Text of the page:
openSUSE Quickstart

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See Also See Also: Quickstart Installation Guides, Security Considerations


This guide is intended to provide you with simple instructions on how to install Nagios from source (code) on openSUSE and have it monitoring your local machine inside of 20 minutes. No advanced installation options are discussed here - just the basics that will work for 95% of users who want to get started.

These instructions were written based on an openSUSE 10.2 installation.

Required Packages

Make sure you've installed the following packages on your openSUSE installation before continuing. You can use yast to install packages under openSUSE.

1) Create Account Information

Become the root user.

su -l

Create a new nagios user account and give it a password.

/usr/sbin/useradd -m nagios
passwd nagios

Create a new nagios group. Add the nagios user to the group.

/usr/sbin/groupadd nagios
/usr/sbin/usermod -G nagios nagios

Create a new nagcmd group for allowing external commands to be submitted through the web interface. Add both the nagios user and the apache user to the group.

/usr/sbin/groupadd nagcmd
/usr/sbin/usermod -a -G nagcmd nagios
/usr/sbin/usermod -a -G nagcmd wwwrun

2) Download Nagios and the Plugins

Create a directory for storing the downloads.

mkdir ~/downloads
cd ~/downloads

Download the source code tarballs of both Nagios and the Nagios plugins (visit for links to the latest versions). These directions were tested with Nagios 3.1.1 and Nagios Plugins 1.4.11.


3) Compile and Install Nagios

Extract the Nagios source code tarball.

cd ~/downloads
tar xzf nagios-3.2.3.tar.gz
cd nagios-3.2.3

Run the Nagios configure script, passing the name of the group you created earlier like so:

./configure --with-command-group=nagcmd

Compile the Nagios source code.

make all

Install binaries, init script, sample config files and set permissions on the external command directory.

make install
make install-init
make install-config
make install-commandmode

Don't start Nagios yet - there's still more that needs to be done...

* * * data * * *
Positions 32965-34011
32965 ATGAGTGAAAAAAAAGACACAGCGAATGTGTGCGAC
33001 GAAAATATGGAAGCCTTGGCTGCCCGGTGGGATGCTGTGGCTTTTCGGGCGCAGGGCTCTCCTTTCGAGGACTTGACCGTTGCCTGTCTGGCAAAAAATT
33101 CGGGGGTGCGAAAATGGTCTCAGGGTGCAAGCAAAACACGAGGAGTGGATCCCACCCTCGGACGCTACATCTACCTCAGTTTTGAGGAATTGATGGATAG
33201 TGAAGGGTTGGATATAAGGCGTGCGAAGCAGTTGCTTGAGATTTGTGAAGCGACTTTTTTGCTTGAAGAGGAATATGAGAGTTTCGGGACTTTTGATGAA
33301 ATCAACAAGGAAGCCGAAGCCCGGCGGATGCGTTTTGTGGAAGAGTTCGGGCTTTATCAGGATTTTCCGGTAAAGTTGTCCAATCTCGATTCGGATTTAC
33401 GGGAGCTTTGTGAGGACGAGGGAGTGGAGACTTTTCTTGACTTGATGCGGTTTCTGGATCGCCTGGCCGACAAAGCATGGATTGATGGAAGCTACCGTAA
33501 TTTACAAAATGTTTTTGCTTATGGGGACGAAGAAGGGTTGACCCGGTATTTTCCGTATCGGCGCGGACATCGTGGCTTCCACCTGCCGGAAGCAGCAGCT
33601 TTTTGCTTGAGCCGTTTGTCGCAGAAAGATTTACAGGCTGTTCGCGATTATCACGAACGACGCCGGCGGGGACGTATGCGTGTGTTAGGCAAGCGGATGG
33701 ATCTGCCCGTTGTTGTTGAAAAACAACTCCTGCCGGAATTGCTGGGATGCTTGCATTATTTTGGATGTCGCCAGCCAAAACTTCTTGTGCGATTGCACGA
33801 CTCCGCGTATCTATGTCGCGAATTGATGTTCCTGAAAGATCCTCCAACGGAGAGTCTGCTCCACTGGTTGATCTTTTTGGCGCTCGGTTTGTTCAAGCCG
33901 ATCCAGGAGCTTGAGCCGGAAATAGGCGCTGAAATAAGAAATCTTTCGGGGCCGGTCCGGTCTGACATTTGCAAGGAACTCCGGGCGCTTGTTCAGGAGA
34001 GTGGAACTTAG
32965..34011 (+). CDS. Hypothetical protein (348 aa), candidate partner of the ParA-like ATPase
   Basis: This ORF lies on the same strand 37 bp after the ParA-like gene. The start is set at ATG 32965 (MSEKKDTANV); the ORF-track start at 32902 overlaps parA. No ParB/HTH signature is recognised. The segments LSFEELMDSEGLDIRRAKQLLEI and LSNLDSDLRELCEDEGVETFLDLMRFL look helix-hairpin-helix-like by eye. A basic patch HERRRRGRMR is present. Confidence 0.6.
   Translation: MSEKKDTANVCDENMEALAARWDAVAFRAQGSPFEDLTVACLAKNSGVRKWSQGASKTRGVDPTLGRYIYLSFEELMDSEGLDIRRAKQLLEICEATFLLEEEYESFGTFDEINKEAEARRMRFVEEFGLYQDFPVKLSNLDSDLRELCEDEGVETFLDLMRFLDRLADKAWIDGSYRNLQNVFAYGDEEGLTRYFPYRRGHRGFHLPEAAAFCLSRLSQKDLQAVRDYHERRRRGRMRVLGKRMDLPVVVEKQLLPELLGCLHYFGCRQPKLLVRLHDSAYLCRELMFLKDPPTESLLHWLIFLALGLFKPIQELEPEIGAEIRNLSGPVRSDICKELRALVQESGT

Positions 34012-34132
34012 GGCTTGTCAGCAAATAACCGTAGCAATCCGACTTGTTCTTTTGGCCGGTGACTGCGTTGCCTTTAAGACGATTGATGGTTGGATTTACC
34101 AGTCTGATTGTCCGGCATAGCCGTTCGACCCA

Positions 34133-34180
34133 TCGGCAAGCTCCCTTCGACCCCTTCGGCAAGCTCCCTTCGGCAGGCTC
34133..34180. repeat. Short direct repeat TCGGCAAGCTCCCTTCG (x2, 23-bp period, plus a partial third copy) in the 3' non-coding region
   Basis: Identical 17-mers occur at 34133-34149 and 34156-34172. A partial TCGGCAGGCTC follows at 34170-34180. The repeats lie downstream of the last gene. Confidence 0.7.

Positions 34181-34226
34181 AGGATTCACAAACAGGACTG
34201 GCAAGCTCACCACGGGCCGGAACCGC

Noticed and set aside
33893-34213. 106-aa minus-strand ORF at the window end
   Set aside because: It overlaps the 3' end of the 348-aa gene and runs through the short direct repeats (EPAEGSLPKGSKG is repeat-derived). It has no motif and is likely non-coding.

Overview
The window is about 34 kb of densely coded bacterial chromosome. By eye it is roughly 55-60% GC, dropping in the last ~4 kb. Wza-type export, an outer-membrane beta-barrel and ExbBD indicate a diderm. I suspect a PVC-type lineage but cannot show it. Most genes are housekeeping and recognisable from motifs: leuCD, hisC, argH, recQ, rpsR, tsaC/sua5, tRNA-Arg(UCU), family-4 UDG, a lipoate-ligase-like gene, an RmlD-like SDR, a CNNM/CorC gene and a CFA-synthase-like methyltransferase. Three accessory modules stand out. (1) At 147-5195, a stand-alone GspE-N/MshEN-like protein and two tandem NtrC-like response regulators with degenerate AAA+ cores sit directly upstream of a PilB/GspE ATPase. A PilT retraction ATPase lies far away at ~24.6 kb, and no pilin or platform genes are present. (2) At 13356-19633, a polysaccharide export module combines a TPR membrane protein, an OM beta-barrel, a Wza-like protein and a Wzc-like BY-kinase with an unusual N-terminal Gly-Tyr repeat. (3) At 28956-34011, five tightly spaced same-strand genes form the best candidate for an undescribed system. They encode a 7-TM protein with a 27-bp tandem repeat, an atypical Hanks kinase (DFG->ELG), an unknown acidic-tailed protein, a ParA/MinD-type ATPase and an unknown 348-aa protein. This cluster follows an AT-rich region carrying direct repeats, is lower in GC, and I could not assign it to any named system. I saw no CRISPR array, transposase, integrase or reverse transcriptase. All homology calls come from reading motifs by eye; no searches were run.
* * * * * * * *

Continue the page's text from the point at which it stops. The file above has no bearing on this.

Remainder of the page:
4) Customize Configuration

Sample configuration files have now been installed in the /usr/local/nagios/etc directory. These sample files should work fine for getting started with Nagios. You'll need to make just one change before you proceed...

Edit the /usr/local/nagios/etc/objects/contacts.cfg config file with your favorite editor and change the email address associated with the nagiosadmin contact definition to the address you'd like to use for receiving alerts.

vi /usr/local/nagios/etc/objects/contacts.cfg

5) Configure the Web Interface

Install the Nagios web config file in the Apache conf.d directory.

make install-webconf

Create a nagiosadmin account for logging into the Nagios web interface. Remember the password you assign to this account - you'll need it later.

htpasswd2 -c /usr/local/nagios/etc/htpasswd.users nagiosadmin

Restart Apache to make the new settings take effect.

service apache2 restart

Note Note: Consider implementing the ehanced CGI security measures described here to ensure that your web authentication credentials are not compromised.

6) Compile and Install the Nagios Plugins

Extract the Nagios plugins source code tarball.

cd ~/downloads
tar xzf nagios-plugins-1.4.11.tar.gz
cd nagios-plugins-1.4.11

Compile and install the plugins.

./configure --with-nagios-user=nagios --with-nagios-group=nagios
make install

7) Start Nagios

Add Nagios to the list of system services and have it automatically start when the system boots.

chkconfig --add nagios
chkconfig nagios on

Verify the sample Nagios configuration files.

/usr/local/nagios/bin/nagios -v /usr/local/nagios/etc/nagios.cfg

If there are no errors, start Nagios.

service nagios start

8) Login to the Web Interface

You should now be able to access the Nagios web interface at the URL below. You'll be prompted for the username (nagiosadmin) and password you specified earlier.


Click on the "Service Detail" navbar link to see details of what's being monitored on your local machine. It will take a few minutes for Nagios to check all the services associated with your machine, as the checks are spread out over time.

9) Other Modifications

Make sure your machine's firewall rules are configured to allow access to the web server if you want to access the Nagios interface remotely.

You can do this by:

Configuring email notifications is outside the scope of this documentation. Refer to your system documentation, search the web, or look to the Nagios Support Portal or Nagios Community Wiki for specific instructions on configuring your openSUSE system to send email messages to external addresses.